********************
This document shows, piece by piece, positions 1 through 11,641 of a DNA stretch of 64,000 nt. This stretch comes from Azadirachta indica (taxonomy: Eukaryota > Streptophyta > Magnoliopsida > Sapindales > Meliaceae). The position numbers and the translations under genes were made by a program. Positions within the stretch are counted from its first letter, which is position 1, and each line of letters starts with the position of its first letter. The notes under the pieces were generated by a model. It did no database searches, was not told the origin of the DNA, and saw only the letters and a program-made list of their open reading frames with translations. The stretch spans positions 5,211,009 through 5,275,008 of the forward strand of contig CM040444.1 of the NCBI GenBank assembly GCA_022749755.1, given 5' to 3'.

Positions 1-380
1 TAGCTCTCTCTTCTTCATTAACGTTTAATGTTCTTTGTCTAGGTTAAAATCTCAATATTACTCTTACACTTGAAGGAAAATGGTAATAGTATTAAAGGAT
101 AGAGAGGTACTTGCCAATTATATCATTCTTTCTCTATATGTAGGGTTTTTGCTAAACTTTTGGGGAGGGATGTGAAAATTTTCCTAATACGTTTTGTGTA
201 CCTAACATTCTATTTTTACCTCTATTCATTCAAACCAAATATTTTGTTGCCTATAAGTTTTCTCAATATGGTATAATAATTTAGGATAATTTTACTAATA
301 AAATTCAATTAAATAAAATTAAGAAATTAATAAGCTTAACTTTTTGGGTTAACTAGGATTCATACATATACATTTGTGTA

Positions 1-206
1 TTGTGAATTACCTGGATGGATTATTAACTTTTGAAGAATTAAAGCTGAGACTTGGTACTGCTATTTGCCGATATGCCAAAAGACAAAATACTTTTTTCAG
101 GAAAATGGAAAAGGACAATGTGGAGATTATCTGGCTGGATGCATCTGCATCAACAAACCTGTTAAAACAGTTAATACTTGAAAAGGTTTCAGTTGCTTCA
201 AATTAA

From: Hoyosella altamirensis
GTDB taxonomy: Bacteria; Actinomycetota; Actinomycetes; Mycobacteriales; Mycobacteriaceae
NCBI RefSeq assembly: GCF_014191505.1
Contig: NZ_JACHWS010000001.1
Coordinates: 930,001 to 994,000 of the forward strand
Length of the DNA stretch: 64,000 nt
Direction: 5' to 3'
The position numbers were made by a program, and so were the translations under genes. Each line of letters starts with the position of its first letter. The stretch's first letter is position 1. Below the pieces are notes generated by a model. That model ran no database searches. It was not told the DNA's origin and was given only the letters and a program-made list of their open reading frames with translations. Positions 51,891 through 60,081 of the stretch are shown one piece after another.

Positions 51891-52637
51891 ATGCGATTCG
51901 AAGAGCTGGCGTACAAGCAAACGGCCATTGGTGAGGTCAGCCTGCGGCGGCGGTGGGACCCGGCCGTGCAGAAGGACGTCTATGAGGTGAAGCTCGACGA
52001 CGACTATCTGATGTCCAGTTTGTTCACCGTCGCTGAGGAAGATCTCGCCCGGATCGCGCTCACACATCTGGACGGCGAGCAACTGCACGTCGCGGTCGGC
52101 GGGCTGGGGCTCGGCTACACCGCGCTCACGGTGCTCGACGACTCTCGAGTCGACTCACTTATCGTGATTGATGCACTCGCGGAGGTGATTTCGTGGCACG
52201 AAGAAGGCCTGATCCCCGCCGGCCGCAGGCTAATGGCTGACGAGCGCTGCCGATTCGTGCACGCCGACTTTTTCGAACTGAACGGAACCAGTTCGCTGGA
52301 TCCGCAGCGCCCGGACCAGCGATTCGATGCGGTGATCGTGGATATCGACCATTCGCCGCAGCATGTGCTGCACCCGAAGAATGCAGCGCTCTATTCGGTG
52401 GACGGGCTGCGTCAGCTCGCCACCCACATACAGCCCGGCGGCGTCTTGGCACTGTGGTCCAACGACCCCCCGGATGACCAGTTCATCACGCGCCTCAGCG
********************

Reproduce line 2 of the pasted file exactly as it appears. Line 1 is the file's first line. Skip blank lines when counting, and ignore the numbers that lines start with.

Positions 1-380